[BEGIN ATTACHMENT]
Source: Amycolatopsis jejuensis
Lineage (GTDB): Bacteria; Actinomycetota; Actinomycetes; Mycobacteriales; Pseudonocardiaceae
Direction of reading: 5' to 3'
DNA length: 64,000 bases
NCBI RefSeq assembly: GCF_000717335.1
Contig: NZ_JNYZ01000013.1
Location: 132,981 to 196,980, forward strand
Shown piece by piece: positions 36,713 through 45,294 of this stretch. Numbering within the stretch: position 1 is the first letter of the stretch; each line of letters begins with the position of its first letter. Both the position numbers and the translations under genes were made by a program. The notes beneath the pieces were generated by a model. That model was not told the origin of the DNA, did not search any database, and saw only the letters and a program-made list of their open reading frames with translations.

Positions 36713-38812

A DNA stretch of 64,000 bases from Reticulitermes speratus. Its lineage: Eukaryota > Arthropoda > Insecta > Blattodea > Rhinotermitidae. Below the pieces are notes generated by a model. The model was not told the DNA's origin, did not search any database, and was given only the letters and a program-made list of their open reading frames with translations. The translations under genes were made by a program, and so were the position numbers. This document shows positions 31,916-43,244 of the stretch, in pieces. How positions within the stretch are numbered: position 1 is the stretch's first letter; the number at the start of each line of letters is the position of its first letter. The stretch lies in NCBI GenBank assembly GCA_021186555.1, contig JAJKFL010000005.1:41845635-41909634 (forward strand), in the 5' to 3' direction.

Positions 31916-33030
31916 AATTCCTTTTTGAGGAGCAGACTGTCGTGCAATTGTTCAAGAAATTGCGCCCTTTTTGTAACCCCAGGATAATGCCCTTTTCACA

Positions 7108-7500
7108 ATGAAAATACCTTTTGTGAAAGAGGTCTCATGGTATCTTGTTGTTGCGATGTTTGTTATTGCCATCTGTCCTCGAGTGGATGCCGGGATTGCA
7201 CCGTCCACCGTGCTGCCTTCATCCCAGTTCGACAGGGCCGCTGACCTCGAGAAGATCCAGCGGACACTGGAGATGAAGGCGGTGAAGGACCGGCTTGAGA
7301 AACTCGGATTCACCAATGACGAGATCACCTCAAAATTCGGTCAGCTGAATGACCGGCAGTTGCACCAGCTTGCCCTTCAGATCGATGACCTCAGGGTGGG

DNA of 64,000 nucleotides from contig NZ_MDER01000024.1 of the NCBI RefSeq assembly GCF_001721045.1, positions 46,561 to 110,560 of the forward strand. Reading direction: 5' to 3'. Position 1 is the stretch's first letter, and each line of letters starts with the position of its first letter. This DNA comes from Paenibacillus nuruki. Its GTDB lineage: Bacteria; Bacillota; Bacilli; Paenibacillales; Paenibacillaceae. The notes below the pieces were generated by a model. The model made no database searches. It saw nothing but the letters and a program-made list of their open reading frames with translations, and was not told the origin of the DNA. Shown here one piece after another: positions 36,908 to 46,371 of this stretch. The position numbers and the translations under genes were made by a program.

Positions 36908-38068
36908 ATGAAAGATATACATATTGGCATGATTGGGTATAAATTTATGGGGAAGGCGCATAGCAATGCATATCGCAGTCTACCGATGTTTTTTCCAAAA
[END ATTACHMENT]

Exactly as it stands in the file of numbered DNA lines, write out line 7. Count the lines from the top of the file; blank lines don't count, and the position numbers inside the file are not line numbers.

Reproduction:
Location: 132,981 to 196,980, forward strand